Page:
With rugged mountains, pristine beaches and cities that double for US metropolises, it is no surprise Scotland soars to the top of the wish list of many a location manager.
Scotland has always attracted international film and TV shoots thanks to the sheer range of breathtaking locations on offer and the world-class crews to go with them. The introduction of a new production growth fund aimed at supporting international film and productions has made the offering even better, especially now that productions are also able to take advantage of the UK’s generous Film Tax Relief. Negotiations are well underway for a significant permanent studio facility in Scotland to house large productions. But what it lacks in dedicated facilities, it makes up for in alternative build space such as Wardpark Studios outside Glasgow, which is hosting the second series of Sony’s fantasy TV series Outlander.
Glasgow doubles regularly for US cities thanks to its unusual grid system, while Edinburgh recently housed three major shoots at the same time, including the BBC’s adaptation of Joseph Conrad’s novel The Secret Agent, for which it doubled as Victorian London. Other recent high-profile productions include Justin Kurzel’s Macbeth, which shot on the Isle of Skye, Jason Connery’s Tommy’s Honour and Terence Davies’ Sunset Song, which filmed in Aberdeenshire
GOOD TO KNOW
Scotland boasts the longest daylight hours in the UK – up to 18 hours in Midsummer.
As well as being able to access the UK’s 25% Film Tax Relief, incoming film and high-end TV productions to Scotland will now be eligible for funding from Creative Scotland’s new Production Growth Fund, which will have $2.7m (£1.75m) in its pot for 2015-16. Awards will be based on spend in Scotland, opportunities provided to Scotland-based crew and facilities and co-production opportunities for Scotland-based production companies. Creative Scotland also offers a $3.1m (£2m) film, high-end TV and animation tax credit advance facility and recce funding, as well as its $6.1m (£4m) production fund aimed at supporting Scottish talent. Further information www.creativescotland.com/funding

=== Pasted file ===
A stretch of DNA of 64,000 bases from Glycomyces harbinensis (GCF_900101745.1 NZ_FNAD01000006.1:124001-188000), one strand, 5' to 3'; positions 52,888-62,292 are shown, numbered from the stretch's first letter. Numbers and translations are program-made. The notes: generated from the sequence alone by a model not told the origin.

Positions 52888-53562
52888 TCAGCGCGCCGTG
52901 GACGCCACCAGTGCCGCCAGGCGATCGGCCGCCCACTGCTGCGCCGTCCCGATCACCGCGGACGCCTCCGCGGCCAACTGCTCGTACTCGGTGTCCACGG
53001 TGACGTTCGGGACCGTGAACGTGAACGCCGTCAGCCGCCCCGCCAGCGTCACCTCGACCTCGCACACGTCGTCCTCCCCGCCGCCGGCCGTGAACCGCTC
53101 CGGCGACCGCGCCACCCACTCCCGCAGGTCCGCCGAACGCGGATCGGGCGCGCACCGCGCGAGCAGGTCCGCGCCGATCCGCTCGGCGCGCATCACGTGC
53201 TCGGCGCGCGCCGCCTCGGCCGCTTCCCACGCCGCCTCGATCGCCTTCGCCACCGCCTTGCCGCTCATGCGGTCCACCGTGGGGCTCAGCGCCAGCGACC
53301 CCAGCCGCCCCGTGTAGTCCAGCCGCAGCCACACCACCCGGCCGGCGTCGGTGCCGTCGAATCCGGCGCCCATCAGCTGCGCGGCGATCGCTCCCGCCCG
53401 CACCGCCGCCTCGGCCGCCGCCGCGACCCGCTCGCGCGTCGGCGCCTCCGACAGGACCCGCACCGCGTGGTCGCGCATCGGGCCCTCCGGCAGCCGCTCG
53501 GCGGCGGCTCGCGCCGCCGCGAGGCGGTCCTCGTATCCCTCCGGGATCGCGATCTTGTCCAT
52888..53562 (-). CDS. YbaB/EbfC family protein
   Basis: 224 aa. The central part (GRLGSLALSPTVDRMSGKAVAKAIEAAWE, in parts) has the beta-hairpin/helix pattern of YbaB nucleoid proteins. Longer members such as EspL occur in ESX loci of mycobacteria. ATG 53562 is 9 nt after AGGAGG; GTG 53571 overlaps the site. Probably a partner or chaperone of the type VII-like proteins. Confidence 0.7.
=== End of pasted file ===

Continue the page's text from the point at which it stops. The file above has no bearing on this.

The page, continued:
Scottish crews are experienced and well versed in filming in hard-to-reach and tricky locations. “You can crew a job across the board. There is no-one lacking, from the top through to the bottom,” says Outlander’s first assistant director Nick Heckstall-Smith. Wardpark Studios is a converted factory outside Glasgow comprising 135,000 square feet of production space and four soundstages, while the OKI Building in Cumbernauld has 800,000 square feet of space. Glasgow is home to Film City, which offers 5,000 square feet of build space and Scotland’s largest sound facility, Savalas. Glasgow and Edinburgh both boast dedicated film offices, flexible local councils and competitive rates.
Scotland has it all — the UK’s highest mountains, lochs, forests, picturesque villages, castles and one of the longest coastlines in Europe, with nearly 800 islands dotted along it. Edinburgh offers a wide variety of backdrops, while Glasgow has doubled for San Francisco (Cloud Atlas) and Philadelphia (World War Z).
Where to stay
In Edinburgh, A-listers love the luxury Prestonfield House hotel, which is a 10-minute ride into Edinburgh but is paparazzi free. The Balmoral and Waldorf Astoria Edinburgh — The Caledonian (Sean Connery’s favourite hotel) ooze Scottish charm, while the sleek G&V (formerly the Missoni) is more high-tech. For longer stays, cast and crew love the Old Town Chambers apartments, which are hidden away off the Royal Mile. Over in Glasgow, stars like the Blythswood Square Hotel.
When in Edinburgh
Scotland is famously hospitable and its two biggest cities offer world-class restaurants, theatre and music galore. Cast and crew always head for Guy’s Restaurant in Glasgow, run by a former on-set catering chef used to dealing with A-list demands. Scarlett Johansson was spotted in The Corinthian Club while filming Under The Skin. Over in Edinburgh, days off provide a chance to visit the castle or the city’s gorgeous surrounding scenery, as well as top-class restaurants including the very cool Timberyard and Contini Cannonball, housed in a former Victorian school.
Edinburgh and Glasgow are both within easy reach of unspoilt countryside as well as being just 50 miles apart. Transport is cheap within Scotland, while getting there from the rest of the UK is quick and easy (flights from London to Edinburgh take just over an hour).
Iain Canning, producer, Macbeth
“Scotland provided the most spectacular and awe-inspiring landscapes. It was important for our Macbeth adaptation to have a sense of realism and unfold in what felt like a frontier community. Shooting in Scotland, and in particular Skye, gave us an authenticity and scale that was crucial to our retelling of Shakespeare’s play.”
Would they return? Yes.
First person to call
Brodie Pringle, locations manager